You appear to agree with many other analysts (including, a decade ago, Charles Murray) that public schools have already adapted to teach basic subjects to their respective students as effectively as possible. The fact that neither spending more money on schools nor forcing students to spend more hours in them improves results tempts us to conclude that schools are as good as they can be. Yet I am convinced that notion is wrong, for several reasons.
First, it does not square with historical experience. Decades ago US schools taught most children (including black children) to read. Our schools now fail to teach a substantial proportion of kids to read. The kids have not changed as much as teaching methods have.
Second, it does not square with my observations of elementary-school teaching methods and results. In both rich and poor districts in California and Washington, despite funding pressures (NCLB), despite (somewhat weasel-worded) state laws supposedly requiring schools to use proper methods (phonics), and despite the acclaim which accrues to officials of more successful schools, most elementary school teachers attempt to teach reading chiefly by the "whole language" method. From what I have read, this problem exists nearly everywhere in the USA.
Of course, the "whole language" method does not work. There are many reasons why teachers use it anyway. They're lazy: "whole language" requires little effort from the teacher. They're ill-trained: all teachers' colleges inculcate the whole-language method and disparage any other approach. When teachers take jobs, their union leaders tell them to ignore mandates to teach phonics (unionistas denounce such mandates as legislative sops to evil right-wing pressure groups and urge teachers to defy them as immoral!). Current teachers are not the brightest bulbs on the Christmas tree anyway, so they rarely discover how wrong their trainers are. Finally, we give teachers tenure then reward them for seniority, not performance. NCLB-ish funding sanctions translate only into management hectoring rather than meaningful incentives to teachers.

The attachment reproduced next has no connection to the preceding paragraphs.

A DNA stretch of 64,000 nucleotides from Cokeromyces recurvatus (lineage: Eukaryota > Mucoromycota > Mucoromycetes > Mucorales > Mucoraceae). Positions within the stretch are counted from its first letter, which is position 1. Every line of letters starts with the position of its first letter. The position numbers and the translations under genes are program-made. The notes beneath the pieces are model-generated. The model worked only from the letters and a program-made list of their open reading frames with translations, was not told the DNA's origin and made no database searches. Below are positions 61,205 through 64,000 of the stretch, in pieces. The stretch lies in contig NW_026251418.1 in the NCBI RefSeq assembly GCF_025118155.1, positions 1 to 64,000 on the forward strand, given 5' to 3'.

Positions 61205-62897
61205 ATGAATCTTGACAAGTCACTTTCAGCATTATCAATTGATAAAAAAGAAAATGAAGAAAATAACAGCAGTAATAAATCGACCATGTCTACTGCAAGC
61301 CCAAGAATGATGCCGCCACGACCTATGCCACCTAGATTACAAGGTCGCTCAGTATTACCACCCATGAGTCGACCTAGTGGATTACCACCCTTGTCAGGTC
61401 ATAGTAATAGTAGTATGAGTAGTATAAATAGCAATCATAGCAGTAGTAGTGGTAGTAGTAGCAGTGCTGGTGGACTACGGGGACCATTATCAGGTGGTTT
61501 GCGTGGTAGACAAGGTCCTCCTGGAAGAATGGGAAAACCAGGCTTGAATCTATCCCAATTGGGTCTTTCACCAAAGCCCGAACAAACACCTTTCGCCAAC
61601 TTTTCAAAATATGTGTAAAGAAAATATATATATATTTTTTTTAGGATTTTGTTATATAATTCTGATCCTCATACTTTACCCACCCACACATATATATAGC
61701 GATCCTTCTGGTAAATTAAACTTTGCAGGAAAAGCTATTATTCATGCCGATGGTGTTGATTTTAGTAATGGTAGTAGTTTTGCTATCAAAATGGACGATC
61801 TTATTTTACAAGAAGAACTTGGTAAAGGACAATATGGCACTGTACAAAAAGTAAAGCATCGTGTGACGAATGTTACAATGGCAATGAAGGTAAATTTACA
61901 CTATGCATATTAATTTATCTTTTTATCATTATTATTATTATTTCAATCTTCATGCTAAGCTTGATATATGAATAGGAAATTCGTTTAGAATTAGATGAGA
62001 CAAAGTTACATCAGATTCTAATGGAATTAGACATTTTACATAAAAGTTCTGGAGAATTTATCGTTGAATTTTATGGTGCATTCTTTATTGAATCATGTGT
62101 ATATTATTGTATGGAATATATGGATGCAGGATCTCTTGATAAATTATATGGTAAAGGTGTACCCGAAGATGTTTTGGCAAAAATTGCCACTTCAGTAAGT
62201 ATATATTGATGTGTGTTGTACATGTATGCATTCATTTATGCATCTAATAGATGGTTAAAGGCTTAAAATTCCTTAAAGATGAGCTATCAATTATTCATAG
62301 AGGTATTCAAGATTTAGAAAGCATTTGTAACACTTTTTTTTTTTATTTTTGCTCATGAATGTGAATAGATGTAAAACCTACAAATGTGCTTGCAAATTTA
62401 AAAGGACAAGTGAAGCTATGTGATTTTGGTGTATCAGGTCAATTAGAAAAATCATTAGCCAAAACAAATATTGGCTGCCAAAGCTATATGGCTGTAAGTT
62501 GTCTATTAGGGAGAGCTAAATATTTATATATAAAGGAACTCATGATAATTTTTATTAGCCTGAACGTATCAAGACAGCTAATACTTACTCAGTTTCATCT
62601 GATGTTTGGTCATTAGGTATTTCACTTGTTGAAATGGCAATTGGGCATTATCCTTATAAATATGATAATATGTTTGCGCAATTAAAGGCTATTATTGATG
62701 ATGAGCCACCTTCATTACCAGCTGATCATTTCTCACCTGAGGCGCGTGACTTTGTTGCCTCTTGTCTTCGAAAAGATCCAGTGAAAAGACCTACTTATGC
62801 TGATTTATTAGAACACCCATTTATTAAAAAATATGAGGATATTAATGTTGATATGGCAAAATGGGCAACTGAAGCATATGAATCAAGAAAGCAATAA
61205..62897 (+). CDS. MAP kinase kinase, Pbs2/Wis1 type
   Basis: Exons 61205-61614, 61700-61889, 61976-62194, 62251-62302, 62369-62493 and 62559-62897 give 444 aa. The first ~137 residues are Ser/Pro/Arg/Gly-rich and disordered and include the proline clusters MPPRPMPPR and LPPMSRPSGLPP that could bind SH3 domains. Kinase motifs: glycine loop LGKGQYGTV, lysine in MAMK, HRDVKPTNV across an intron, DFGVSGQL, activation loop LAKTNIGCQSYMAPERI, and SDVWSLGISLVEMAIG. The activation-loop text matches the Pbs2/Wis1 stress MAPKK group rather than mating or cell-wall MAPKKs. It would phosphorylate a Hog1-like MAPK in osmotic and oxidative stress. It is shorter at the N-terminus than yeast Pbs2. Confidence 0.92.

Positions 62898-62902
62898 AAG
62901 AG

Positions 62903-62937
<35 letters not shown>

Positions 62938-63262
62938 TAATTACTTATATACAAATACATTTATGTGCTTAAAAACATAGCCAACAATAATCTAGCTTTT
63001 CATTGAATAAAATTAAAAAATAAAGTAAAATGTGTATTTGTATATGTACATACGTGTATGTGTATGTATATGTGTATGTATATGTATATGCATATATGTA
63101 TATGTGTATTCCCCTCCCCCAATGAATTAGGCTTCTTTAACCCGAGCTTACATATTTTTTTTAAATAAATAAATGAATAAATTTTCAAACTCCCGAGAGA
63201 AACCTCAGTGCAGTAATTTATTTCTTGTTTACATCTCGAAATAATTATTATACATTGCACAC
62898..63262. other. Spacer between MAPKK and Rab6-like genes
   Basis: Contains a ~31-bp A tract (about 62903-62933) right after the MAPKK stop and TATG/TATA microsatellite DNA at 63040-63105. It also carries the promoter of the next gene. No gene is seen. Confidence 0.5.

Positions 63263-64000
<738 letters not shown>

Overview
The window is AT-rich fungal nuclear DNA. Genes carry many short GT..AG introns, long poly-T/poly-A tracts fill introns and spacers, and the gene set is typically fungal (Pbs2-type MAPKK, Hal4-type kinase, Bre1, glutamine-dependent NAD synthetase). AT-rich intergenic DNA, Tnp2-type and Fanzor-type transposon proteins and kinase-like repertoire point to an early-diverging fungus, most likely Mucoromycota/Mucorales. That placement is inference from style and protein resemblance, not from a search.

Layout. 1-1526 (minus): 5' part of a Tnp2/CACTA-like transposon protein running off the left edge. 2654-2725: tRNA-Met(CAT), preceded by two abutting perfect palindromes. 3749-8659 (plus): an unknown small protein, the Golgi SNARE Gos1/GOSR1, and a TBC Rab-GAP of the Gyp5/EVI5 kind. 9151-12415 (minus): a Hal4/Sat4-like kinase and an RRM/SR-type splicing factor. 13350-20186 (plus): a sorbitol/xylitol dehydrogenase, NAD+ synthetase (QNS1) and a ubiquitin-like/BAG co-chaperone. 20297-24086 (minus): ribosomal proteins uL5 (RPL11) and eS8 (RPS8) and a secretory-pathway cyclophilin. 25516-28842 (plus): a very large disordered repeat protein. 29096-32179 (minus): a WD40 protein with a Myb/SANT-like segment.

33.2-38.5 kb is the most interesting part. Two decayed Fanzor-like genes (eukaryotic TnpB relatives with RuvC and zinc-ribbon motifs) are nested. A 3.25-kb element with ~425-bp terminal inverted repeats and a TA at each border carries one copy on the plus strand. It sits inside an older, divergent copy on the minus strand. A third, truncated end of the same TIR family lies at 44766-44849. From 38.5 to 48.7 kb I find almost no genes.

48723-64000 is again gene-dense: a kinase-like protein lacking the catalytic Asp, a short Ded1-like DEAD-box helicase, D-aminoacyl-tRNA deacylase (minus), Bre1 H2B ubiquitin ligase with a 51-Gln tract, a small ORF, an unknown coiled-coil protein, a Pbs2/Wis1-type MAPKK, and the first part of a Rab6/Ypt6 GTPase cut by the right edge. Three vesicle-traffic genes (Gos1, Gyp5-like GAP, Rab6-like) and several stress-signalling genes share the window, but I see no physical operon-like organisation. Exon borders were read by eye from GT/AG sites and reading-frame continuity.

I think the inversion of arithmetic and reading performance provides evidence for my view. When managers do press elementary school teachers on reading and arithmetic instruction, they assign more arithmetic drill, which works well enough, and they repeat whole-language memorization drills over and over, which does not work.
Given current methods of teacher training and school management (including closed union shops filled with tenured teachers) the NCLB approach will never improve school performance. Besides the nonsensical (all kids above average!) goals of NCLB, and the purposefully useless testing regime it requires, NCLB is designed to press schools to do "more of the same." Since current teaching methods don't work, applying more of them will not work either.
Only an absolute phonics mandate could work. I don't think we could impose one without breaking the teachers' unions, but at a minimum we should send all teachers to special training in phonics, call in and destroy all old elementary-reading textbooks and materials, issue suitable new texts, and tie school funding to results of surprise on-site inspections by teams of classroom observers.
I could go on for pages about fixable problems with schools, but I think the bottom line is this: we have not reached the limits of teachability even for less-bright students. We have only, arguably, reached the limits of performance for our present school personnel within the rules we currently apply to them. We could change those rules to change their performance.
 I would choose inspectors by lot from a pool of applicants who passed a stiff literacy test. I'd give them a week of training, then send teams of them to schools to observe actual instruction for a day (maybe two) while compiling data for a standardized report. I'd use statistical methods as well as team leaders with extra qualifications to detect flaky observers. I would pay observers very well (at least $250/day plus expenses) and try to recruit sharp retirees (many of whom would have gone through primary school before 1965, so they might have some idea about how a proper teacher works).